Speaking (Combining Alif Baa textbook and Alif Baa online knowledge)
The purpose of this exercise is to help you expand your ability to communicate beyond what we have explicitly taught you in the online Alif Baa units. By combining what you know from Alif Baa textbook materials and what you know from Alif Baa online materials, you can make basic descriptive sentences. (This is beyond what Alif Baa teaches you to do in unit 5, drill 24 which is only to make noun-adjective phrases.)
In order to complete this exercise, you need to know the vocabulary that Alif Baa teaches in units 1 through 5. If you need to review this vocabulary, refer to pages 25, 38, 50, 65, 82, and 85 in your text before attempting this exercise.
In addition to vocabulary, you may also want to review Alif Baa's discussion of gender on page 66, of ة (taa' marbuuTa تاء مربوطة) on page 67, and of gender matching on 84. We will, however, paraphrase the main points of the grammar for you throughout this exercise.
- All nouns in Arabic are either masculine or feminine.
- Masculine words usually end in a consonant; feminine nouns almost always end in the symbol ة (taa' marbuuTa تاء مربوطة), which is usually pronounced "a."
- Most nouns that refer to people (e.g. professor, doctor, dear one, etc.) can be made feminine by adding the symbol ة to the end of the masculine form.
- Most adjectives can be made feminine by adding the symbol ة to the end of the masculine form.
- Adjectives must match the gender of the nouns they describe.
- You will also need to remember what we taught you about the verb "to be" in this AWW lesson: in the present tense, the verb "to be" (i.e. "am," "is," "are") does not exist.
Okay, let's begin. Following are some English sentences. Please say each sentence out loud in Arabic. After you have done so, listen to a native Arabic speaker say the sentence. Compare your response with the native's.
Because you have not had much chance to practice the vocabulary and grammar from Alif Baa in speech, take your time and consider gender.
You (female) are happy.
- I (male) am happy.
- I (female) am happy.
- You (male) are a professor.
- You (female) are a professor.
- You (male) are kind.
- You (female) are kind.
- Are you (male) a doctor?
- Are you (female) a doctor?
- Is Samir new?
- Is Samira new?
Something else Alif Baa teaches you in its discussion of gender on page 66 is that because all nouns in Arabic are either masculine or feminine, the unisex pronoun it does not exist.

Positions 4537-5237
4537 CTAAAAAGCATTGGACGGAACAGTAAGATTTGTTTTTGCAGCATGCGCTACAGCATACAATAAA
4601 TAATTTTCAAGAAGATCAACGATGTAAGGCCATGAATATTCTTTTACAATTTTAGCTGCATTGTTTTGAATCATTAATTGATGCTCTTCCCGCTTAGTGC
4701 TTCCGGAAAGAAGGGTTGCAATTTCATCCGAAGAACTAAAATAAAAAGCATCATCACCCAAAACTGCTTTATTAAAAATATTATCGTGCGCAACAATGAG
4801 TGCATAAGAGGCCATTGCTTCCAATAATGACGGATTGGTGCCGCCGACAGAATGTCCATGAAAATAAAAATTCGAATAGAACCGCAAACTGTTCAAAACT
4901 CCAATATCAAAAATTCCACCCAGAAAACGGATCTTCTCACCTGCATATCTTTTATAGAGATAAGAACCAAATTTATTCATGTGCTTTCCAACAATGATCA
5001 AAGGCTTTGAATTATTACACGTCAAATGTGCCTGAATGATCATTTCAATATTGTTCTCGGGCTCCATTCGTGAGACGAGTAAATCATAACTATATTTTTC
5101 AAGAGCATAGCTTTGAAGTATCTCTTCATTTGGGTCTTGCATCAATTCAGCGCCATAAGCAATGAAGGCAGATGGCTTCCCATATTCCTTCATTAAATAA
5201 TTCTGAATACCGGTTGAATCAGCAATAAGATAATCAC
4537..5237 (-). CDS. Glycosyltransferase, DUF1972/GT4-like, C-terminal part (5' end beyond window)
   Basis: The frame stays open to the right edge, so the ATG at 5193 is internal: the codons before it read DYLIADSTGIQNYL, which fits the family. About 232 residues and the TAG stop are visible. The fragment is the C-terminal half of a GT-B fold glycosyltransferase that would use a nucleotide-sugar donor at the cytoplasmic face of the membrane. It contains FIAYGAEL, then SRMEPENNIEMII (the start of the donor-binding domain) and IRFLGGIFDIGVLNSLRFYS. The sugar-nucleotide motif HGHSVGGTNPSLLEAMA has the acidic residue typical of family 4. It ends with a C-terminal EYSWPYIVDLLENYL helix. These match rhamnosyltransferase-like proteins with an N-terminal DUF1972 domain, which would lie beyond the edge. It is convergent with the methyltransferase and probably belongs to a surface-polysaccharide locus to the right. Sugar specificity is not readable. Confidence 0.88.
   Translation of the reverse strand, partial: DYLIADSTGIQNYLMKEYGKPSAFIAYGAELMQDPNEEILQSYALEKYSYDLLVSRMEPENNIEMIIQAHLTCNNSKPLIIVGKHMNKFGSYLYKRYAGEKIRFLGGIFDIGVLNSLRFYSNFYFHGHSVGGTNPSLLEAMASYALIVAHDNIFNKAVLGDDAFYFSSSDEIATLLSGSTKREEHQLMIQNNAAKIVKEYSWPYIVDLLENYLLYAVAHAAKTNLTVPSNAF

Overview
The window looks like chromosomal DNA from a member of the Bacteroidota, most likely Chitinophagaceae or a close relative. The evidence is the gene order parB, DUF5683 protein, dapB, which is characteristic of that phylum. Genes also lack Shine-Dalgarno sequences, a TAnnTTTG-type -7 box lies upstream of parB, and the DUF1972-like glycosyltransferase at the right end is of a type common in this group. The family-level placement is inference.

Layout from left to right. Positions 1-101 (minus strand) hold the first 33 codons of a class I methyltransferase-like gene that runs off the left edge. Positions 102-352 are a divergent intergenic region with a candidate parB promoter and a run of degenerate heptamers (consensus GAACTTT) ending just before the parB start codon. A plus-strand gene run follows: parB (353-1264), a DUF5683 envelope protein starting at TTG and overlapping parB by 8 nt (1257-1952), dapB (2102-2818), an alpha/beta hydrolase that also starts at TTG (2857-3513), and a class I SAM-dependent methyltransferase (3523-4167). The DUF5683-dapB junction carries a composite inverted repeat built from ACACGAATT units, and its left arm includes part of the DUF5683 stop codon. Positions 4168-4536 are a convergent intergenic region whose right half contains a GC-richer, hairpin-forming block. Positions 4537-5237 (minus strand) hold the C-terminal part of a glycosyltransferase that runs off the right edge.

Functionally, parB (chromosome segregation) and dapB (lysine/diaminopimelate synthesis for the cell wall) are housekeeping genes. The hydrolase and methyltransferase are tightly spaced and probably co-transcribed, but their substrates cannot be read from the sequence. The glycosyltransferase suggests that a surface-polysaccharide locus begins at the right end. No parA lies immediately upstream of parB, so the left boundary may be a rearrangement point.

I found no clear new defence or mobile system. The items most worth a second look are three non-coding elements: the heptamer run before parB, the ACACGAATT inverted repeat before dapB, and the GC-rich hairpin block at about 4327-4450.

- Arabic uses the pronouns huwa هو ("he") and hiya هي ("she") to refer to masculine and feminine nouns respectively.
In this part of the exercise, you are to describe the following items, referring to each thing using a pronoun, either huwa هو (he) or hiya هي (she).
It (the bus) is new.
- It (the class) is good.
- It (the class) is hard.
- It (the homework) is hard.
- It (the tea) is tasty.
- It (the ice cream) is tasty.
- It (the watch) is new.
- It (the watch) is good.
- It (the bus) is spacious.
- It (the car) is spacious.
- It (the car) is new.
Now, let's step things up a bit. You are to describe things using al'iDaafa الإضافة constructions. Because al'iDaafa الإضافة is made up of more than one word, be careful when you choose the gender of the adjective. Make it match the gender of the word you want to describe (which is usually the first term, not the second).
Also keep in mind that when a word ends in the symbol ة and is the final term of an al'iDaafa الإضافة construction, the ة is pronounced "at" instead of "a."
Amir's professor (female) is happy.
.أستاذة أمير سعيدة
- Amir's friend (male) is happy.
- Amira's friend (male) is happy.
- Amir's friend (female) is happy.
- Amira's friend (female) is happy.
- Muhammad's street is wide.
- Muhammad's car is wide.
- Sharif's car is new.
- Sharif's watch is new.
- Amira's house is strange.
- Khalid's watch is strange.
- The state of New York is good.
- The city of Los Angeles is spacious.
Here are some optional sentences that follow the same pattern as the sentences above. Try them for fun if you wish.
When you consider what you have learned so far--both from Alif Baa textbook materials and from Alif Baa online materials--you can do quite a lot in Arabic. And just think, it is only your sixth day studying the language!